I grew up thinking I would always hate squash.  To this day, I find the way my mother prepares it to be utterly revolting–grotesquely overcooked with onions, and loaded with butter and salt.  The final product resembles a cross between scrambled gray matter and mucus, with a smell that advertizes the high level of sulfurous compounds possessed by the vegetable.  It took a wonderful Italian dish with lightly sauteed squash to convince me otherwise, and today, I quite enjoy it.  This is the same case for many other foods I disdained in childhood–cooked carrots, sweet potatoes, cabbage, collards and other greens, spinach, and others.  It was a matter of preparation, not the food itself.

 

The Role of Bitterness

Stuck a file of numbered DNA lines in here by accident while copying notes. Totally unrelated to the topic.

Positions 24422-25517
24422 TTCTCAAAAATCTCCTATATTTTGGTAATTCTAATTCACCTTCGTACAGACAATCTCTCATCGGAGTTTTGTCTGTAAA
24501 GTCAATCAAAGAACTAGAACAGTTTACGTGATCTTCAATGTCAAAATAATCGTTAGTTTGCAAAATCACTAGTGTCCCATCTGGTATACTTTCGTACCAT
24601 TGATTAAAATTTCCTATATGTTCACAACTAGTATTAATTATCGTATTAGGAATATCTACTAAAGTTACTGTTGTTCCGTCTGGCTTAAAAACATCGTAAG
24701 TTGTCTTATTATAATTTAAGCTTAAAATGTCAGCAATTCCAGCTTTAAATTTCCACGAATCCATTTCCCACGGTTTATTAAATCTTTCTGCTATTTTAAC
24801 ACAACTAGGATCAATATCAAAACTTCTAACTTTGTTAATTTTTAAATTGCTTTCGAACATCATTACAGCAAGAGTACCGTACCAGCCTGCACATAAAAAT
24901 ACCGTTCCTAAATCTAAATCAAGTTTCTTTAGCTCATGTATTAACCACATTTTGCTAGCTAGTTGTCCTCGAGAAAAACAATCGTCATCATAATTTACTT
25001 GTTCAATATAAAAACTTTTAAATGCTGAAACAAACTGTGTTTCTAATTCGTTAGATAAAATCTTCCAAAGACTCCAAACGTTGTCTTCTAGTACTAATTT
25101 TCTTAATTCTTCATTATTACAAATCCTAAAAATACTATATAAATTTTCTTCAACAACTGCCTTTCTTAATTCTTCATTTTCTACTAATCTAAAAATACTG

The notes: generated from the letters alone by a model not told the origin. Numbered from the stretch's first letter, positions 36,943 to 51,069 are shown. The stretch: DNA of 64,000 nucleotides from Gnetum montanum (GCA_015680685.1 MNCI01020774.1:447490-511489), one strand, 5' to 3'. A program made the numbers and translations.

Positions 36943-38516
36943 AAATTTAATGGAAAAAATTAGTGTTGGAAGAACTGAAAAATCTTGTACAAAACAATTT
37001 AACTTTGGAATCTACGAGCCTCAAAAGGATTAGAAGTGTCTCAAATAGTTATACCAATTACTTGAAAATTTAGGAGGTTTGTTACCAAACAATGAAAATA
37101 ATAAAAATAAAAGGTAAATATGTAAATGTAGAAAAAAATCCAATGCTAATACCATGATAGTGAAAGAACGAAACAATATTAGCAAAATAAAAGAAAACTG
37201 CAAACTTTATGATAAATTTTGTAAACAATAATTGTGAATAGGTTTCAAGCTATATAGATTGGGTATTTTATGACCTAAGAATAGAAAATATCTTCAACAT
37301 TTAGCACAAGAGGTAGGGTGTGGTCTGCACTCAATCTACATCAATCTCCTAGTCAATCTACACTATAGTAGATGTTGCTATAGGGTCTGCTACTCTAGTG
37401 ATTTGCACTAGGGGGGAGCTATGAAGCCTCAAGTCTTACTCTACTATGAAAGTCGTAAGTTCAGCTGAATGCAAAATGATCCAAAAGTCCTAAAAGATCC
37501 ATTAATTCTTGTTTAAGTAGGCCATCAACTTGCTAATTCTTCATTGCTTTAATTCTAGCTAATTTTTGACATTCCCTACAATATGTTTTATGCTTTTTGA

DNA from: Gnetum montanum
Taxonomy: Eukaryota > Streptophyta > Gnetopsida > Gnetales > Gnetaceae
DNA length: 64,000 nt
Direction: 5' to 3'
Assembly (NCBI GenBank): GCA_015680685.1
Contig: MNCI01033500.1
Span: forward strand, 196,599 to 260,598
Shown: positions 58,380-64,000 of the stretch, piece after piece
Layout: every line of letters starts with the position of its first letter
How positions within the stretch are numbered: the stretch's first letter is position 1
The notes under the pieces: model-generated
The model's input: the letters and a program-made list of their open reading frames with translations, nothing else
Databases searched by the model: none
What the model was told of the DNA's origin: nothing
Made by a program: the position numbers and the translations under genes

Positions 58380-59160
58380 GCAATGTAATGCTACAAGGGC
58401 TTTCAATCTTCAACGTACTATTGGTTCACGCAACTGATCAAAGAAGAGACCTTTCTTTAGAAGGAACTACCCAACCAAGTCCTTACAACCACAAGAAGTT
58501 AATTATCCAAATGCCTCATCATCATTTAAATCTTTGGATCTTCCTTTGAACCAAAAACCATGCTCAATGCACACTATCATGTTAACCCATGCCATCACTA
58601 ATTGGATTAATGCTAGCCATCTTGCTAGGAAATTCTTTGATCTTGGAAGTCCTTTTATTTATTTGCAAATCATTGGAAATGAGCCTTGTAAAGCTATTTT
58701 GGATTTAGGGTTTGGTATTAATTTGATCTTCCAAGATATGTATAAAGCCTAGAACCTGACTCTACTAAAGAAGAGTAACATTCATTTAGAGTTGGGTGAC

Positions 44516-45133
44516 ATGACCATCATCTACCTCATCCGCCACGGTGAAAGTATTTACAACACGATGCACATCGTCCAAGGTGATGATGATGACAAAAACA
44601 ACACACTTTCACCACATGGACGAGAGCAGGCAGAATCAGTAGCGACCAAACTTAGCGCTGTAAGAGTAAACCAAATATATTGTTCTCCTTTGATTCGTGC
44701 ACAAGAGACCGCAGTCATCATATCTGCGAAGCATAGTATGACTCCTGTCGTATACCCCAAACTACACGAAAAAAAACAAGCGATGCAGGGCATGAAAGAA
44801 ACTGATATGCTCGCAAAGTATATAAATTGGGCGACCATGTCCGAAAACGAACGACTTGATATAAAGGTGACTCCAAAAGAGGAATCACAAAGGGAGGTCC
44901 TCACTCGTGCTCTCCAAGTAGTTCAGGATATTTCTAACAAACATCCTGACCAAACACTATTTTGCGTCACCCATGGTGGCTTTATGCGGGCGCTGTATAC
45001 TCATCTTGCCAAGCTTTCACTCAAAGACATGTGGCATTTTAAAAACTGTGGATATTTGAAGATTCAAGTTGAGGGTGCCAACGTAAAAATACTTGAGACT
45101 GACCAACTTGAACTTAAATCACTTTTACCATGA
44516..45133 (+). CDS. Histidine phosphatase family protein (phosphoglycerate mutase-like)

Bitterness is often a hallmark of toxicity, and we are wired as children to be somewhat averse to it until we learn what is safe to eat, usually through exposure and observing our kin group.  Check out this relatively easy to absorb article based on research, which explains why children may reject bitter foods {http://www.parentingscience.com/picky-eaters.html/}.  It touches upon both a cultural reticence to encourage children to eat more bitter foods by pairing them with pleasurable and known flavors as well as a predisposition for some individuals to be more sensitive to bitter flavors than others in their kin group.  This is an interesting article that delves into the genetic roots of picky eating, which you might also enjoy. {http://www.smithsonianmag.com/science-nature/why-are-you-picky-eater-blame-genes-brains-and-breast-milk-180953456/?no-ist}